Pantry rescues 62 tons of perishable food

Greg Klein | The Daily StarDavid Buck, left, and Eric Hill unload boxes of produce that were donated last week to the Cooperstown Food Pantry by Price Chopper as part of the fresh food recovery program.

Imagine how many people could be fed with 125,000 pounds of food. At the Cooperstown Food Pantry, officials and volunteers don’t have to imagine it. They are providing it.

Last year the pantry saved 125,400 pounds of food from being thrown away by local grocery stores and restaurants, and most of the time, sent it home with needy Otsego County residents the same day the food was saved, a process known as fresh food recovery. 

“There are a lot of people who make this fresh food recovery possible,” CFP Executive Director Stacey Smith said. “I could not do it without them.” 

Smith said the movement to prevent stores, restaurants and farms from producing food waste was popularized by a national organization, Feeding America. Locally, a retired businessman and CFP volunteer, Eric Hill, started the program in 2015 after working out an agreement with the Price Chopper grocery store on Chestnut Street. 

The food is often pulled from shelves at the stores because it is not cosmetically appealing, such as fruits and vegetables that are browning, bruising or wilting. Meats, and other products that have reached their sell-by date but are still good, are also donated; the meats are fast frozen on-site to help preserve them. The recovery saves the stores money in waste disposal, and sometimes, helps employees feel better about the amount of food that goes to waste every day. 

“At first I was doing recovery a couple of days a week,” Hill said. “I asked the employees, ‘what happened to the food on the days I don’t pick it up?’ They said it gets thrown away. I said, ‘not anymore, it doesn’t.’’’

For a while, Hill was doing all the pickups himself, seven days a week. Now he and Smith have a team of about a dozen volunteers who take turns doing pickup.

“This community is amazing,” Hill said. “I’ve got some wonderful help these days.” 

In 2017, the year Smith became the pantry’s first full-time professional director, the pantry expanded the program to the Price Chopper in Richfield Springs, about 15 miles north of Cooperstown. Because of the cost, Smith found a subsidy grant from The Community Foundation of South Central New York to pay a small salary to an employee to handle the Richfield trips five days a week.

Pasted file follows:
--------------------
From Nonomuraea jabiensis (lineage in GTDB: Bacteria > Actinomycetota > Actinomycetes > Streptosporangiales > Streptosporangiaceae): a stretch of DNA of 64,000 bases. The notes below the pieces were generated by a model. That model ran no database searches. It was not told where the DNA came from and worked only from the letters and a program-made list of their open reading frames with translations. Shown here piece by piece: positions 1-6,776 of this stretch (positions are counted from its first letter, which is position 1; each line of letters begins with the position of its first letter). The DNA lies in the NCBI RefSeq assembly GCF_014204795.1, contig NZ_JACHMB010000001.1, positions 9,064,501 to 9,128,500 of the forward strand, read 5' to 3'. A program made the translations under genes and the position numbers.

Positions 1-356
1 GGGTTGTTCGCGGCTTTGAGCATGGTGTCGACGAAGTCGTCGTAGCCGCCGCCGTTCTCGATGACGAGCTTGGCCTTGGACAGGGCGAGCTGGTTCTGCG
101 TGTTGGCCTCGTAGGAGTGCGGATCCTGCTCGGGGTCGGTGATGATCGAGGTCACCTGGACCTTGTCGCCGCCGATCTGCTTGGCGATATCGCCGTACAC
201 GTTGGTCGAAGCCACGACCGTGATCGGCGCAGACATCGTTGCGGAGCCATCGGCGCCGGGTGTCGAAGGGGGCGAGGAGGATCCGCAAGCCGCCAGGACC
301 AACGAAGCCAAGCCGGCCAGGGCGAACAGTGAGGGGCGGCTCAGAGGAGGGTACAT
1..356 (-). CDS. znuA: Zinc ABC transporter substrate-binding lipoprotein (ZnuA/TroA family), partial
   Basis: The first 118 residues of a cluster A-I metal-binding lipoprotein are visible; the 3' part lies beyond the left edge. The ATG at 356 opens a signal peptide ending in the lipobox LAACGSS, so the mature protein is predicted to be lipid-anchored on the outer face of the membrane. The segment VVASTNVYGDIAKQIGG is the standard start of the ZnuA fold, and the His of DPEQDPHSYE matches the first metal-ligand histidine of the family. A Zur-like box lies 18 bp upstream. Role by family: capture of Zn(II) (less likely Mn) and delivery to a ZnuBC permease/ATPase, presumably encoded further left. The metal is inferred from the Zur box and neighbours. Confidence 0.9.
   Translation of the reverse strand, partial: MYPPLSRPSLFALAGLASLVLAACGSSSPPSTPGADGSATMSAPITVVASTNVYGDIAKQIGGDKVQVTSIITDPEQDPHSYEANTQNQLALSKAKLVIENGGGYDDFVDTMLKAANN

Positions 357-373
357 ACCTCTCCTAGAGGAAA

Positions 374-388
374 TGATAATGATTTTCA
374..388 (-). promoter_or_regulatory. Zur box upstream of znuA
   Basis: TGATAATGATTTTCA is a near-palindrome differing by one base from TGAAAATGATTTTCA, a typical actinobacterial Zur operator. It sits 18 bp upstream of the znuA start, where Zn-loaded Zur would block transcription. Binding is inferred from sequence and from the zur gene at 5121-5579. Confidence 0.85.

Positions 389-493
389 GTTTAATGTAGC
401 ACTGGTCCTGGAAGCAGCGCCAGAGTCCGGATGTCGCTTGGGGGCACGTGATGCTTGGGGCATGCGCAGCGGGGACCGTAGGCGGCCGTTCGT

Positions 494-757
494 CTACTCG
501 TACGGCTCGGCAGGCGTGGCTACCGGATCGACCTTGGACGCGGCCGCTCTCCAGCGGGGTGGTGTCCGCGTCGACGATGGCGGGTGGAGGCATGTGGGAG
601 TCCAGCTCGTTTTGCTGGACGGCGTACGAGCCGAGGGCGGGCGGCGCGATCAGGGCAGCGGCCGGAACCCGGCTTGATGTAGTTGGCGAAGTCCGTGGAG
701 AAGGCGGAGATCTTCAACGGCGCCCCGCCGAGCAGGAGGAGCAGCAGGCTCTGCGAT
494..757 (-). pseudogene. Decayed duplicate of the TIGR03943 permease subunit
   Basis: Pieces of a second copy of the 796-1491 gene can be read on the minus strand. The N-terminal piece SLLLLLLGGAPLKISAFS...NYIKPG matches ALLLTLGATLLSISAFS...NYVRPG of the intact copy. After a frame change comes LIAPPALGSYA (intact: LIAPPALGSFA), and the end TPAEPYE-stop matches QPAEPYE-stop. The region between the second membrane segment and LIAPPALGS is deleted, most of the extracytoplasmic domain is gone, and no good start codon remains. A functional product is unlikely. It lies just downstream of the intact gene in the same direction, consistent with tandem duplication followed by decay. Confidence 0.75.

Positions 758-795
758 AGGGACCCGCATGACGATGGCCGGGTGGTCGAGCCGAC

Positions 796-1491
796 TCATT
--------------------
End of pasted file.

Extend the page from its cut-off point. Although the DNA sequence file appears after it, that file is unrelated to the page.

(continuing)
In addition, recovery of bread is done from Schneider’s Bakery, and other food is recovered from local restaurants. 

Last year was the first full year of having recovery from Richfield Springs, and the numbers were eye-popping even for the pantry officials, they said.  

“In this little community alone, 125,000 pounds. Imagine if everyone did that,” Hill said. 

Hill, a retired businessman who used to own Farm and Home in Cooperstown and Ben Franklin in Oneonta, among other businesses, said he enjoys giving his time to the pantry. He said the volunteers come from all walks of life, and often, like him, want to give back and help others who have been less fortunate.

“They had a need, and I had a need to volunteer,” he said. 

“It is a fantastic program,” he continued. “In this little room, we serve about 200 families a month.” 

Smith said she also loves the recovery program because it helps give pantry visitors more balanced diets. 

“We might get a package of strawberries that can’t be sold,” she said, “but we can recover it. Well, at the store, it might cost $4 for that package. So a family on a budget might spend that money on processed foods that are cheaper. But for us, I can give them fresh strawberries rather than this fruit in a can, filled with a sugary syrup.” 

Smith and Hill said the recovery program continues to expand as more businesses decide to donate food and prevent food waste. Hill said he has been trying to work out a similar recovery agreement with Tops, the grocery store in nearby Hartwick Seminary, but has had trouble getting corporate approval. However, he said, he is still hoping to work out an agreement.  

In addition, the shelter is always in need of more volunteers, Smith said, for the recovery program and in general. Donations are accepted, too, and financial donations get multiplied because every $1 donated enables the pantry to buy $10 of food at the Regional Food Bank. 

The Cooperstown Food Pantry is at 25 Church St. in Cooperstown, hosted by the First Presbyterian Church of Cooperstown. It serves individuals and families in Cooperstown and northern Otsego County. For more information, go to www.cooperstownfoodpantry.org or call 547-8902.

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